Nissan: LEAF Battery Reliably Outperforms Cynics, Critics And Alternatives (w/video)

MAR 23 2015 BY MARK KANE 71

Nissan LEAF

Nissan LEAF

Nissan announced that lithium-ion batteries in LEAFs remain strong with just three (or less than 0.01%) packs replaced in total in Europe.

Since 2011, Nissan sold in Europe more than 35,000 LEAFs and 99.99% of them are still running on the original battery.

The result of 99.99% is considered better than gas or diesel engine reliability.

“Analysis by independent British insurance specialist, Warranty Direct, indicates that 0.255% of vehicles on its books had experienced an issue that led to an immobilisation of the internal combustion. Common problems ranged from leaks in the coolant system and damage to the head gasket to engine flooding. Data from Warranty Direct is based on analysis of a basket of 50,000 cars aged 3-6 years old over a five year period.”

Nissan carefully monitors data and even tracked down the model tested by Top Gear (see video below):

“To prove the long-term reliability of the battery technology, Nissan tracked down a rather infamous early model, whose owner is still enjoying fault-free motoring in her LEAF three years on.”

Electric vehicle advocate and presenter of online TV channel Fully Charged, Robert Llewellyn, commented:

“This comes as no surprise. There was a lot of apprehension about electric technology in the beginning, but with sales climbing month-on-month I struggle to see how these myths continue to be regurgitated today.”

Jean-Pierre Diernaz, Director of Electric Vehicles for Nissan in Europe, commented:

“The facts speak for themselves. The rate of battery faults in our vehicles is negligible, even the most ardent critic cannot argue with that.”

“The battery technology is just part of our success story. With over 165,000 customers globally, it’s clear that we’re not the only people who are thrilled by the success of this state-of-the-art technology.”

US, with 75,000 cars would at such a ratio have about 7 replaced battery packs right? We believe the actual number is actually significantly higher however – due to some extreme heat events in already hot areas (ie-Phoenix) for 2011 and 2012 model year cars.   The company introduced the more temperature-resistant, “lizard” batteries in the LEAF last year.

Nissan didn’t comment on how many batteries were replaced in other markets.

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71 Comments on "Nissan: LEAF Battery Reliably Outperforms Cynics, Critics And Alternatives (w/video)"

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Yeah, the battery reliability isn’t as good in warm weather as evidenced by the higher capacity loss from leaves in AZ and southern Cal:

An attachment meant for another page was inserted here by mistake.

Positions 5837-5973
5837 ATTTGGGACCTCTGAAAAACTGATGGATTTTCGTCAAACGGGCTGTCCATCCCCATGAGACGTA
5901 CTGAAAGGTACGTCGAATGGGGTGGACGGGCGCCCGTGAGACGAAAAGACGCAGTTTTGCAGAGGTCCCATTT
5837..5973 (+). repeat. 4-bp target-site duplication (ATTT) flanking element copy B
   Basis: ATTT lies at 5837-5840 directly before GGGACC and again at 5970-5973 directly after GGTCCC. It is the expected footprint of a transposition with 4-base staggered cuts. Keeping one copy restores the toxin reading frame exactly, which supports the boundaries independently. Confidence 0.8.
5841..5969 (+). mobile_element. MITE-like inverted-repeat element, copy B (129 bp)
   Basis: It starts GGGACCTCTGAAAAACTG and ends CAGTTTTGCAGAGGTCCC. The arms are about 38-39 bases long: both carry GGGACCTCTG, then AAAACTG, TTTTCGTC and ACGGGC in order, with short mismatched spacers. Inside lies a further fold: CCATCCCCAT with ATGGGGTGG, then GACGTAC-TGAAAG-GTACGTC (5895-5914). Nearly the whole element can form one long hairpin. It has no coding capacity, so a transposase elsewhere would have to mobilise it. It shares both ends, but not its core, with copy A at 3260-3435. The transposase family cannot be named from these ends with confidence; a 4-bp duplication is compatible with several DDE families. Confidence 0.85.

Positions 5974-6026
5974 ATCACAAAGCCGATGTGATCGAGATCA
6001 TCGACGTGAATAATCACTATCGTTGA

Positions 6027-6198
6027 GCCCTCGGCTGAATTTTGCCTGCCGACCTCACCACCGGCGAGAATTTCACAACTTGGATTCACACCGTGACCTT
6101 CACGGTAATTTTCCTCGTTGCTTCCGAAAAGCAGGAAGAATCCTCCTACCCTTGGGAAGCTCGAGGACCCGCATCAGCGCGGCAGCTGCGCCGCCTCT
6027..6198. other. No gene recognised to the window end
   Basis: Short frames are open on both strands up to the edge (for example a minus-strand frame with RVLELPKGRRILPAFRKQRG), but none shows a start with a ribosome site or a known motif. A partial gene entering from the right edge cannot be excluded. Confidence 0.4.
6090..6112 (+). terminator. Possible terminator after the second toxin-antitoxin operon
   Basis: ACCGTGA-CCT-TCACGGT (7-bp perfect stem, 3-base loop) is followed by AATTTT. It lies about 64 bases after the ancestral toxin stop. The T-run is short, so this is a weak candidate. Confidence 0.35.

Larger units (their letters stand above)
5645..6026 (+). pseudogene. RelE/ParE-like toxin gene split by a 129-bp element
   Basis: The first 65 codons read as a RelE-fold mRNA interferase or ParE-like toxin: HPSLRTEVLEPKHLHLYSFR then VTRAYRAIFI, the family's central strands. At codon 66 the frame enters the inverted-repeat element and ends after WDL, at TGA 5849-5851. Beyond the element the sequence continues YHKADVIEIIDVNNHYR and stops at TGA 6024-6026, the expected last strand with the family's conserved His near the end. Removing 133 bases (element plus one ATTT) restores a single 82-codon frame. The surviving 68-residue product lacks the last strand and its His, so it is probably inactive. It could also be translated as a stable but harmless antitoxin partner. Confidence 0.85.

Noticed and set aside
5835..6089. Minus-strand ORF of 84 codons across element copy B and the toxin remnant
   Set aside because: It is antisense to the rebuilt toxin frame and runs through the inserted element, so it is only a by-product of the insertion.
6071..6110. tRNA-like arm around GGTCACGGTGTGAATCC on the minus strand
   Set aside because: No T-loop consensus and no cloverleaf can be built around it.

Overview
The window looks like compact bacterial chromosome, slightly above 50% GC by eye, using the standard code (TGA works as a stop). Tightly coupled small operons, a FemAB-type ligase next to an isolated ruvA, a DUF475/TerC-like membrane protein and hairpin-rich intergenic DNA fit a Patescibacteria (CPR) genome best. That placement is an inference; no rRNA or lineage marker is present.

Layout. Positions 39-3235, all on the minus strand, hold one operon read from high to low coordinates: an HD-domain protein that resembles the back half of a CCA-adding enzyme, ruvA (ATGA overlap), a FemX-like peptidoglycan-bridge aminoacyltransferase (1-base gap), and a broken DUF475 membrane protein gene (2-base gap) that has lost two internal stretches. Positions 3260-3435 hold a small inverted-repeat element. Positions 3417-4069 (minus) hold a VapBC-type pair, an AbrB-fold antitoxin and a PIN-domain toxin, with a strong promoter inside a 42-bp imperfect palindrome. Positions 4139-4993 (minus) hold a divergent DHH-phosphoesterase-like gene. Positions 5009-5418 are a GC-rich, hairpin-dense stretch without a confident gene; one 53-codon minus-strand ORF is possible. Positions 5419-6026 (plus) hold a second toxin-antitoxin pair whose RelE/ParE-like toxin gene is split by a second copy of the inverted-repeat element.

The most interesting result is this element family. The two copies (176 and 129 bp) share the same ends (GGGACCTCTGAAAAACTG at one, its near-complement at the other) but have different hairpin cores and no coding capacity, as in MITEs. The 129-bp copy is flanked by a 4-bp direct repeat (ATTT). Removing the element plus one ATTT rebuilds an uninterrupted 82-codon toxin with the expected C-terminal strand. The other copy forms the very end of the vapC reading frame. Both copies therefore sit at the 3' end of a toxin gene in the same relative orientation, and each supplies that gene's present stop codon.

I myself still have 12 bars after 22,000 miles, but imagine that losing a range bar will happen this year or next.

Why? Are you DC quick charging a lot?

See my report below. My Leaf is in the same condition. I have Quick charged exactly once in 2.5 years; they don’t exist where I live. My problem is cold weather, not hot.

We’re experiencing ‘normal’ degradation, according to my dealer.

I got the same line from my dealer. We lost our first bar at 1 year. We live in Northern Virginia-not really hot. As I remember from when I was a young child most of Europe has much milder summers than a lot of places in the USA. I guess cherry picking date is ok for Nissan as I have never seen the admit they replaced any battery packs on cars in the USA.

Only QC’d maybe twice, but I live in SoCal (only seasons are spring, summer, indian summer, and rainy/windy/somewhat-cold).

I monitor my range closely (since it’s the same commute every day) I used to get ~73 rated miles at 80% charge (with 22% remaining at the end of the day), but now it’s closer to 65 rated miles at 80% charge (with 14% remaining at the end of the day). I know it’s anecdotal, but jives with other’s reports of battery capacity over time in different climates.

In case you didn’t click on the link, there are 17 cases where the battery met Nissan’s warranty requirements and needed to be replaced. Those replacements should’ve qualified as “failures” and counted against Nissan’s statistics. And that’s only for the reported failures. Although still potentially better than the ICE rates, it isn’t 99.99%, more likely 99.90% … a statistical difference of 10x.

Not surprised that Nissan would use cherry picked data. Any word on what the replacement rate for Leaf batteries is in the USA?

Same pickle for me. SoCal driver of a 2011 Leaf. 53k miles. 3 bars down. About 186 Gids consistently upon full charge. Still waiting for that final bar to drop so I can get a new battery. The wait is killing me.

Kind of a negative feedback loop once the bars start to drop. My battery runs hotter now on its own, and I need to quick charge more due to lost range. I also noticed that my regen from coasting seems to occur much less with the reduced battery capacity. Anyone else experience this?

That is a nice low failure rate. Kudos.

That said . . . there is more work to be done. A thermal management system would be nice. Something that would keep the batteries warm when the car is plugged in. And an increase in energy density would be nice so they can increase the range.

I still can’t see why they didn’t put in at least rudimentary cooling, like just a small fan blowing air from the inside of the car into the pack at one end with a vent at the other end of the pack. The problem with the pack seems to be that it is so well insulated that once it gets hot from rapid driving and repeated quick charges it stays hot for days, and that seems to do real damage.